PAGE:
The Darkside is a verified retailer of Noble Glass products. Noble Glass make top quality american made soft glass water pipes. Noble Glass is located in Eugene Oregon.
“With a sense of bottom line business integrity that is lacking in the glass blowing industry, we are eager to keep you regularly stocked with inventory in a timely and prompt manor.
We are Happy to fill specific color requests based on what sells best in your particular store, and have built our reputation on an existing and satisfied customer base that expects HIGH QUALITY products, and a professional attitude.”
More About This Company
Noble Glass Co. was founded in the heart of the Emerald Valley, Eugene, Oregon.
At Noble we offer premium hand-blown soft glass water pipes. Our designs are original and unique, and unlike cheap imports. These pieces are high quality and artistically blown.
We stand by our work 100% and pride ourselves on customer satisfaction.
Also most people who purchase from us, choose to do so again. We enocurage you to gives us a try. If you do, you will notice the clear difference in customer services, and the quality of work too.
The Darkside (Redding, CA.)
2032 Pine St
Redding, CA 96001
The Darkside (Red Bluff, CA.)
840 Main Street
Red Bluff, CA 96080
As a novel glass forming technique created in the middle of the last century BC. Glassblowing exploited a working property of glass which was previously unknown to the glassworkers: inflation. To start with, inflation refers to the expansion of a molten blob of glass by introducing a small amount of air to it. This property is based on the liquid structure of glass where the atoms are held together by strong chemical bonds in a disordered and random network. And also molten glass is viscous enough to be blown and then to gradually hardens as it loses heat.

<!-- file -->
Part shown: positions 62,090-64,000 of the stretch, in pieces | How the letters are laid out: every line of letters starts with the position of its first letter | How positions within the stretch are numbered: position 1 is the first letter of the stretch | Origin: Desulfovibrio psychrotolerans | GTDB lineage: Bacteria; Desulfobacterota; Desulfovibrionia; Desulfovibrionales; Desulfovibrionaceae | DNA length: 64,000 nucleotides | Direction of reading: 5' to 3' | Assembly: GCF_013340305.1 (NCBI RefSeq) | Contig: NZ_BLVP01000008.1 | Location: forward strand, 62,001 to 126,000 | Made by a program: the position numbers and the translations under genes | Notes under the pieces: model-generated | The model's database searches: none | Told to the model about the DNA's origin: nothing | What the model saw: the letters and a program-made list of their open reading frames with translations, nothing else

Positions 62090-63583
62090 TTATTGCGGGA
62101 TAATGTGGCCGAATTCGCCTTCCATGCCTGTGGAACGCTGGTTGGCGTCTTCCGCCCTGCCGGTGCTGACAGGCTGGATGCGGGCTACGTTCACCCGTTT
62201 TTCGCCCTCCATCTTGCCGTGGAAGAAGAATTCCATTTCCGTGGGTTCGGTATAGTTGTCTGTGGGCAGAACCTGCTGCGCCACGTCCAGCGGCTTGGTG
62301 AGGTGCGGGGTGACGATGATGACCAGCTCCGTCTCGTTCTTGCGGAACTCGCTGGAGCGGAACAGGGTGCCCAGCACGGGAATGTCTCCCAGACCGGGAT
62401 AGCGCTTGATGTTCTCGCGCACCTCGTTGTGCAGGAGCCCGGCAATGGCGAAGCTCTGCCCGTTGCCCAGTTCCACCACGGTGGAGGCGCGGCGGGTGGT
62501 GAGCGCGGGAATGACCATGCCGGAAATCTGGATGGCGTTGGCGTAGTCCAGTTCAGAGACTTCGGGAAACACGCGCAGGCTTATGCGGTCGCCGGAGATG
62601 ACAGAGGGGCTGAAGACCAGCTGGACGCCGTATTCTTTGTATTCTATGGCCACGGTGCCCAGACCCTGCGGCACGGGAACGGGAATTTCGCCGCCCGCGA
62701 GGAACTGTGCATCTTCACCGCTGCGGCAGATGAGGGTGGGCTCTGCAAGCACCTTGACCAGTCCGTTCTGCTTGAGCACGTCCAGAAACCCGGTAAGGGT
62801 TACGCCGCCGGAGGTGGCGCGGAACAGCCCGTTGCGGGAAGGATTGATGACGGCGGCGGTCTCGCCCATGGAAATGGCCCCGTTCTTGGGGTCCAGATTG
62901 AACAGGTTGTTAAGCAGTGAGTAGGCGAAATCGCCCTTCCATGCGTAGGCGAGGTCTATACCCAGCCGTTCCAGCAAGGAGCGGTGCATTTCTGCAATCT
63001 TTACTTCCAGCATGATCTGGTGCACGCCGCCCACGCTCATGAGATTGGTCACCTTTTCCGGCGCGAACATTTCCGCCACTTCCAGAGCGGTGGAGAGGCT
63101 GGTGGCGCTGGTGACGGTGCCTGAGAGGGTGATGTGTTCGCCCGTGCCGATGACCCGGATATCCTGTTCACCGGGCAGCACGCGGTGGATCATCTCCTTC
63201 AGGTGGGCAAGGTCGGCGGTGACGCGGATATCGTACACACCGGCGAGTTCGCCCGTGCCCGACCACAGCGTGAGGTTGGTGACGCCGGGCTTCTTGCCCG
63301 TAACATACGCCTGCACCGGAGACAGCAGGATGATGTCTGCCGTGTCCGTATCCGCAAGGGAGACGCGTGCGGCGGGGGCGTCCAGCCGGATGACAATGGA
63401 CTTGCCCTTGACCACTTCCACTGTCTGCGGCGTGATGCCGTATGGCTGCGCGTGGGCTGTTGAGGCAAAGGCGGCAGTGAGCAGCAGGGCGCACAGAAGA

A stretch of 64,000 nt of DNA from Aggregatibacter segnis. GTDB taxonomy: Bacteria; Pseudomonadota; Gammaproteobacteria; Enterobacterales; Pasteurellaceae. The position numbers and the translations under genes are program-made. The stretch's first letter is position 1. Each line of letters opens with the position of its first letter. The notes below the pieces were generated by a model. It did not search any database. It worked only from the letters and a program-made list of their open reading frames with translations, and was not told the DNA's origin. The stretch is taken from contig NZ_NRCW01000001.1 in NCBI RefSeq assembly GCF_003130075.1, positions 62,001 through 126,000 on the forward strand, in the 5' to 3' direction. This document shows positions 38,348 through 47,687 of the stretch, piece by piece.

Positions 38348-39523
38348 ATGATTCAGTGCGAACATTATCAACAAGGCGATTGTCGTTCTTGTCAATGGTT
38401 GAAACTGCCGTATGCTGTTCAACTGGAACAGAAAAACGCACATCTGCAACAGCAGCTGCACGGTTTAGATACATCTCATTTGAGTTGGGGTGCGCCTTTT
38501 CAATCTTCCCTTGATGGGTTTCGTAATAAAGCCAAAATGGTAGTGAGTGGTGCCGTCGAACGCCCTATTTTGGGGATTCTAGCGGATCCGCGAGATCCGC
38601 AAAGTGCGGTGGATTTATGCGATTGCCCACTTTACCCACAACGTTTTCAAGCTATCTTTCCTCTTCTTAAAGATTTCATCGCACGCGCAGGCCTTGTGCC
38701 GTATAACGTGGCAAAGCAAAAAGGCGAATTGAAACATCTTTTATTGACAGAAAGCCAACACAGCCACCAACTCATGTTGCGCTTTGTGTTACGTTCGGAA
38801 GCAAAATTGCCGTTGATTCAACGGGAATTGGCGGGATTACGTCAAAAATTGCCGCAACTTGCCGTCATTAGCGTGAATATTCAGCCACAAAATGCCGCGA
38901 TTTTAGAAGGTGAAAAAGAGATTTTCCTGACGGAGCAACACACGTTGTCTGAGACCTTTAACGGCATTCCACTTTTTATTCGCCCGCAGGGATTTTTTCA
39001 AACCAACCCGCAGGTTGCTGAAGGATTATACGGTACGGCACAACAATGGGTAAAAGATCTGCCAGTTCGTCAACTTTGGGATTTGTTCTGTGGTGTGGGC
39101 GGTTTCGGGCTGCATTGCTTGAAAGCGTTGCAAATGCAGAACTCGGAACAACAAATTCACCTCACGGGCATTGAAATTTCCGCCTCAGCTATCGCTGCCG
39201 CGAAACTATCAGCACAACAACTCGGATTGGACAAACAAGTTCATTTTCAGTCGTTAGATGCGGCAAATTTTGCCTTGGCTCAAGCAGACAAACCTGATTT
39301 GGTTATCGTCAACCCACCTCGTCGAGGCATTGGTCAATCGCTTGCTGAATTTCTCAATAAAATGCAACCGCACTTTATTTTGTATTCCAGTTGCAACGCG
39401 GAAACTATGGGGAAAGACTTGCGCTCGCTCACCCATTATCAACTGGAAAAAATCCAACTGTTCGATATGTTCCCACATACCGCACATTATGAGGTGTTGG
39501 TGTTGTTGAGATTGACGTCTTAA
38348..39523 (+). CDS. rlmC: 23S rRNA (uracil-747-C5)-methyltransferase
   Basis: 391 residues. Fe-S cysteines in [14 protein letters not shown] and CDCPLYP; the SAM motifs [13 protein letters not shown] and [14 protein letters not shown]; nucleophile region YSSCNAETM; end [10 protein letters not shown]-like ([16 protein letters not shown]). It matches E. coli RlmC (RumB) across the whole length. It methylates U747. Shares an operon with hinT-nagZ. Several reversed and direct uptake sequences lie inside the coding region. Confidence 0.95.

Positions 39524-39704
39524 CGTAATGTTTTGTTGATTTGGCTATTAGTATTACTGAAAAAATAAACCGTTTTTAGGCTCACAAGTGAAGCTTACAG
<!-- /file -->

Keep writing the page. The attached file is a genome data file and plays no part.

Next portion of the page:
Plus, in order to increase the stiffness of the molten glass, which in turn facilitates the process of blowing, there was a subtle change in the composition of glass. With reference to their studies of the ancient glass assemblages from Sepphoris of Israel. Fischer and McCray postulated that the concentration of natron, which acts as flux in glass, is slightly lower in blown vessels than those manufactured by casting. Lower concentration of natron would also have allowed the glass to be stiffer for blowing.
Also during blowing, thinner layers of glass cool faster than thicker ones and become more viscous than the thicker layers. This effect allows production of blown glass with uniform thickness, instead of causing blow-through of the thinned layers.
A full range of glassblowing techniques was developed within decades of its invention. The two major methods of glassblowing are free-blowing and mold-blowing.
This method held a pre-eminent position in glassforming ever since its introduction in the middle of the 1st century BC until the late 19th century. And yet it is still widely used nowadays as a glassforming technique, especially for artistic purposes. The process of free-blowing involves the blowing of short puffs of air into a molten portion of glass called a ‘”gather”. Which has been spooled at one end of the blowpipe. Also, this has the effect of forming an elastic skin on the interior of the glass blob that matches the exterior skin caused by the removal of heat from the furnace. The glassworker can then quickly inflate the molten glass to a coherent blob and work it into a desired shape.
When the researchers at the Toledo Museum of Art attempted to reconstruct the ancient free-blowing technique by using clay blowpipes. The result proved that short clay blowpipes of about 30–60 cm or 12–24 inches facilitate free-blowing because they are simple to handle. As well as they were easy to manipulate and can be re-used several times. Skilled workers are capable of shaping almost any vessel forms by rotating the pipe, swinging it and controlling the temperature of the piece while they blow. Also they can produce a great variety of glass objects, ranging from drinking cups to window glass.
An outstanding example of the free-blowing technique is the Portland Vase, which is a cameo manufactured during the Roman period. An experiment was carried out by Gudenrath and Whitehouse with the aim of re-creating the Portland Vase. A full amount of blue glass required for the body of the vase was gathered on the end of the blowpipe and was subsequently dipped into a pot of hot white glass. And finally, inflation occurred when the glassworker blew the molten glass into a sphere which was then stretched or elongated into a vase with a layer of white glass overlying the blue body.